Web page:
Monday, 18 August 2008

awk variables

The awk programming language starts to get really useful when you start building some logic into it. Although the examples given here are simple one-line commands they contain the some of the building blocks with which you can really start to build complex awk programs.

Take a look at this code:

awk -v x=0 'NF != 6 { ++x } END { print x, NR }' file.txt

Firstly we're presented with a new flag '-v'. This tells awk that the next parameter on the command line is going to be a variable that we want to pass into the awk command. In this case we're defining x to be zero.

The next part of the awk command says that whenever we find a line that doesn't have six fields increment x by one (++x).

Then we see END which we've not come across before. This formatting of the command separates the actions awk takes down into two separate parts. Everything before the END is performed on every line in the input file. Everything after the END is done on the results of the previous part. So, the END statement in this command says print the value of x after every line has been checked against our test (NF != 6) and then print NR. NR is also new to us; it meerly means Number-of-Records - or more specifically the number of the last record or last line in the file.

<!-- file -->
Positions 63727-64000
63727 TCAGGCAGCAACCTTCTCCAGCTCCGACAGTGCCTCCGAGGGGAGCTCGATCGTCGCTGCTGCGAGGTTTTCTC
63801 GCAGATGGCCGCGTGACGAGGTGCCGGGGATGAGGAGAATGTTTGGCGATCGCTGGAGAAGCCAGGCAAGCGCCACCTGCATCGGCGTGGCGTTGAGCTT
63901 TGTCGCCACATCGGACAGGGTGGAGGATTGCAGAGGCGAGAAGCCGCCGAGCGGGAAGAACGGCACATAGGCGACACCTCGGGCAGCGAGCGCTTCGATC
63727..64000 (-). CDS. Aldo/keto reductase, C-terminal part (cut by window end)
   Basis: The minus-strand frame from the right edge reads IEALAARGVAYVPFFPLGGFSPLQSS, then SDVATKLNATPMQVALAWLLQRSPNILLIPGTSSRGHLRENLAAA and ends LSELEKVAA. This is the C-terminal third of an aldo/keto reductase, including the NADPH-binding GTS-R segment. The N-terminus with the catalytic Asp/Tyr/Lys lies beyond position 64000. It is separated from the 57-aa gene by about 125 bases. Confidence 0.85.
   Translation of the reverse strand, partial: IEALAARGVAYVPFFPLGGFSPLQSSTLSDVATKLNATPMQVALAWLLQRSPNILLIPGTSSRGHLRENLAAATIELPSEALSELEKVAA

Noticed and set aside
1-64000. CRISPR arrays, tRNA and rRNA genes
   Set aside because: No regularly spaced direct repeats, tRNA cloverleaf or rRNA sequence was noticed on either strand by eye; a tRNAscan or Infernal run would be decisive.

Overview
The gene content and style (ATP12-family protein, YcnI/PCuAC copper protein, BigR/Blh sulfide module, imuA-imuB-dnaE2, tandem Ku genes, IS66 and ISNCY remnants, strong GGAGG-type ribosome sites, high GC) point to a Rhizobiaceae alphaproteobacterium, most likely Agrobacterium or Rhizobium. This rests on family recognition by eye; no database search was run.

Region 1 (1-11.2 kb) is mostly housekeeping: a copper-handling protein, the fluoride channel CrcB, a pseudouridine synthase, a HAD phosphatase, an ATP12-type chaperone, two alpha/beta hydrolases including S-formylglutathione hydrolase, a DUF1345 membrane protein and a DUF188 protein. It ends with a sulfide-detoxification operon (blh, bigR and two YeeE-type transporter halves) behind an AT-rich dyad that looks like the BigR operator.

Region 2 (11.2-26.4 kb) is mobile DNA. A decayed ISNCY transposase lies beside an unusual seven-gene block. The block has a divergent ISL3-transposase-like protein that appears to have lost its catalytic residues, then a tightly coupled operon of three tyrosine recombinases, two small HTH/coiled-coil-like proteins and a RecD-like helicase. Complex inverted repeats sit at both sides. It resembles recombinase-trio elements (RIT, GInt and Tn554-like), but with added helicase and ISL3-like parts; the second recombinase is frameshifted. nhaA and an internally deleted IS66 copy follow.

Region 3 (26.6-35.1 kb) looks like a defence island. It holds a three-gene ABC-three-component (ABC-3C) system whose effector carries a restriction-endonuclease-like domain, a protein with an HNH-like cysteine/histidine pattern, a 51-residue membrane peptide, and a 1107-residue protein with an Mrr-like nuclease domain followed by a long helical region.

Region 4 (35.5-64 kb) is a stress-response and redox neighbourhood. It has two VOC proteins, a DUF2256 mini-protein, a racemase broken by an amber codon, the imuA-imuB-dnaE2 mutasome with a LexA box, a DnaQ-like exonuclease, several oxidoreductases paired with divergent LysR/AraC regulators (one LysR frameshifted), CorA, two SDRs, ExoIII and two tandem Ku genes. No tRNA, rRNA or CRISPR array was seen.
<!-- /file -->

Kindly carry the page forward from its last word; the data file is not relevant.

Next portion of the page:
So, if you're in need of an awk command that will give you a count of how many lines there are in a file that don't have a specific number of fields and you wish to know how many lines (records) there are in that file then this is the command for you! ;)

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